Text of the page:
Amanda L. Baden, Ph.D. is a Professor at Montclair State University (NJ) and a licensed psychologist with a practice in New York City. She was the recipient of the John D. Black Award in 2014 for the Outstanding Practice of Counseling Psychology and was named the Outstanding Graduate Advisor for Montclair State University in 2017. She is a member of State the Board of Psychology for New York State, was a Senior Fellow for the Donaldson Adoption Institute, and is a member of the Advisory Board for the Rudd Adoption Research Program at the University of Massachusetts-Amherst. She co-chaired the Biennial Adoption Initiative Conferences in New York City since 2000. She has published numerous articles and book chapters focusing on transracial and international adoption identity, counseling for adoptees and birth parents, and racial and cultural issues in adoption. She is one of the editors of the book entitled, The Handbook of Adoption: Implications for Researchers, Practitioners, and Families (Sage Publications). She is an adult adoptee from Hong Kong and an adoptive parent.
Margaret R. Burchinal, Ph.D. is a Senior Scientist at the Frank Porter Graham Child Development Institute and an Adjunct Professor in the Department of Education at the University of California, Irvine. She has been a leading researcher and statistician in child care research and a widely recognized applied statistician. She has authored or co-authored over 150 papers published in peer-reviewed journals, including Child Development, Developmental Psychology, and Science. As a researcher, she has demonstrated that quality child care may be especially important in reducing racial and economic gaps at entry to school. As an applied methodologist, she has helped to demonstrate that sophisticated methods such as meta-analysis, fixed-effect modeling, hierarchical linear modeling, piecewise regression, and generalized estimating equations provide educational researchers with advanced techniques to address important educational issues.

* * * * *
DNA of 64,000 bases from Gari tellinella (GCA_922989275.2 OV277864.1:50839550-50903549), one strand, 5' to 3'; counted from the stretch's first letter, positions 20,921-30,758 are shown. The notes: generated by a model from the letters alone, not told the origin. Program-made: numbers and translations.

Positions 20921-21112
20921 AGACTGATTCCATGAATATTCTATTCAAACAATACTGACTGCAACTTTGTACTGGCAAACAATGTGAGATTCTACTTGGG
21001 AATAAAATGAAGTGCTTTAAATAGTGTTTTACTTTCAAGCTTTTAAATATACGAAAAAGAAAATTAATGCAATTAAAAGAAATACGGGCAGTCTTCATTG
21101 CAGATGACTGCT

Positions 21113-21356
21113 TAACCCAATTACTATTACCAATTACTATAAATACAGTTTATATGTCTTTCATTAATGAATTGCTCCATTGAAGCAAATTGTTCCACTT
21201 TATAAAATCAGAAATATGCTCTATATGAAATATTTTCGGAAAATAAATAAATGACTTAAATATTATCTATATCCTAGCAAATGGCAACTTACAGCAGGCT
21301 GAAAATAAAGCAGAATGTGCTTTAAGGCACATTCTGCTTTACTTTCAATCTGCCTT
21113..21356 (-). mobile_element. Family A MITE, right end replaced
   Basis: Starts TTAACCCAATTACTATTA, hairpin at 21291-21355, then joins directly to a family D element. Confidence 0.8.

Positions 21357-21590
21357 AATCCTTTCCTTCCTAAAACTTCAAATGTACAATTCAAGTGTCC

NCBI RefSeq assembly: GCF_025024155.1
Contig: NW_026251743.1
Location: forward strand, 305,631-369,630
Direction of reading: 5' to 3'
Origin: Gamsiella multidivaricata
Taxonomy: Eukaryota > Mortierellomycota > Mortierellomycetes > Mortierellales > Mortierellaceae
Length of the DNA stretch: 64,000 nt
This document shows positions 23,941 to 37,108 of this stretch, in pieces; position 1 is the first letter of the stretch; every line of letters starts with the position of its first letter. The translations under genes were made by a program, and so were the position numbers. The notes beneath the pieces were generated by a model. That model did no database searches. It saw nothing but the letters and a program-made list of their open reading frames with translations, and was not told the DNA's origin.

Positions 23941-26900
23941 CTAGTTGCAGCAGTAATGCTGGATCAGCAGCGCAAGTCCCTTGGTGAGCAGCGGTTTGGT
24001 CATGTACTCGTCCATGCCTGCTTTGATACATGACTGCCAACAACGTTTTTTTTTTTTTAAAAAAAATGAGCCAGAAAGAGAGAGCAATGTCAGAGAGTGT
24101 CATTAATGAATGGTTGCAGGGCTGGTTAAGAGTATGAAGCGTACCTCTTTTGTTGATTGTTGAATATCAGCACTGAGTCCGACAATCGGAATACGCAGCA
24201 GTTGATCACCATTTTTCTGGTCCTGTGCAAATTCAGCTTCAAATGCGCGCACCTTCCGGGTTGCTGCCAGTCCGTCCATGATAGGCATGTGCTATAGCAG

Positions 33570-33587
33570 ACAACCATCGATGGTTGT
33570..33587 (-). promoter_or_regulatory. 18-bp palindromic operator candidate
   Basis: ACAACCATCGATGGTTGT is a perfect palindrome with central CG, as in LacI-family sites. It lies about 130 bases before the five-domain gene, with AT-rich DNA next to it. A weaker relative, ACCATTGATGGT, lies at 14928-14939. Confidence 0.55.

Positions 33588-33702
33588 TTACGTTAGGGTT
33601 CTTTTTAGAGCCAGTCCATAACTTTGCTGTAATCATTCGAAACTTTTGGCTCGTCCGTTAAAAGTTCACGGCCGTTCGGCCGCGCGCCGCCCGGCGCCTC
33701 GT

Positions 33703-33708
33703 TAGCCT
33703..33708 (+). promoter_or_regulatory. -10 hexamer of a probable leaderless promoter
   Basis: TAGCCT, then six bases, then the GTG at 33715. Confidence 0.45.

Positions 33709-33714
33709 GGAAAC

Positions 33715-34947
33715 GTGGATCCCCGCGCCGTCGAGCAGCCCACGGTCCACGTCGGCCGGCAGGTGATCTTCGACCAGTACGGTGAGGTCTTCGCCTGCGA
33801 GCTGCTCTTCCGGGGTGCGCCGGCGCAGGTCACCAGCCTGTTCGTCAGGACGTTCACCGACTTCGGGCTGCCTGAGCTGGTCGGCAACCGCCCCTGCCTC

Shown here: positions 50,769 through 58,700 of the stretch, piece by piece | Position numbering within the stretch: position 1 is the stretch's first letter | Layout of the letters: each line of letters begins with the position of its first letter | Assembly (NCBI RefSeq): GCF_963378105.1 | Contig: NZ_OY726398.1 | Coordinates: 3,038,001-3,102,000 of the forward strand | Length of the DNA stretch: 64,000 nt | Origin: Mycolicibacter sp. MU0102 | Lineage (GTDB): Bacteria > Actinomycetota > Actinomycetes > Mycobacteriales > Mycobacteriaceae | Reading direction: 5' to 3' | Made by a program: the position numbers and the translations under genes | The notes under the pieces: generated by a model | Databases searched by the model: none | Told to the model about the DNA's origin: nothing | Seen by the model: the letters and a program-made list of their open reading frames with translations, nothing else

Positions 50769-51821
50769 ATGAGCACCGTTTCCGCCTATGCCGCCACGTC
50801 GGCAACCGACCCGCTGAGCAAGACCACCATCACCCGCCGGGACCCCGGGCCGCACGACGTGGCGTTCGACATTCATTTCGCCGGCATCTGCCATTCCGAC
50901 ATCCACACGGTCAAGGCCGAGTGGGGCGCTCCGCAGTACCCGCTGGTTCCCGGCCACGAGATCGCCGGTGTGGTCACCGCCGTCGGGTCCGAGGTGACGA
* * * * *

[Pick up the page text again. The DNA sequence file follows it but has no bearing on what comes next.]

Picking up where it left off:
Kirby Deater-Deckard, Ph.D., is a developmental psychologist who studies child and adolescent cognitive and social-emotional development, and the role of parenting and peer environments on developmental outcomes. As part of this research, he and his colleagues study adoptive and foster families. He conducted the Northeast-Northwest Collaborative Adoption Projects--at the time, the largest psychological survey of parents of internationally adopted youth in the United States. More recently, his work on adoption and fostering is focusing on international variations in family structures and youth outcomes in lower- and middle-income countries. Dr. Deater-Deckard is the director of the Healthy Development Initiative, a program in Springfield, MA focused on studying the development of individual differences in human cognition, emotion, behavior, physiology, neural activity and genetics from childhood to adulthood.
Abbie E. Goldberg, Ph.D., is a Professor in the Department of Psychology and Director of Women's & Gender Studies at Clark University in Worcester, Massachusetts. She received her Ph.D. in clinical psychology from the University of Massachusetts Amherst. Her research examines diverse families, including lesbian-parent families and adoptive-parent families. She is the author of over 70 peer-reviewed articles and two books: Gay Dads (NYU Press) and Lesbian- and Gay-Parent Families (APA). She is the co-editor of LGBT-Parent Families: Innovations in Research and Implications for Practice (Springer) and the editor of the forthcoming Encyclopedia of LGBTQ Studies (Sage). She has received research funding from the American Psychological Association, the Alfred P. Sloan Foundation, the Williams Institute, the Society for the Psychological Study of Social Issues, the National Institutes of Health, and the Spencer Foundation.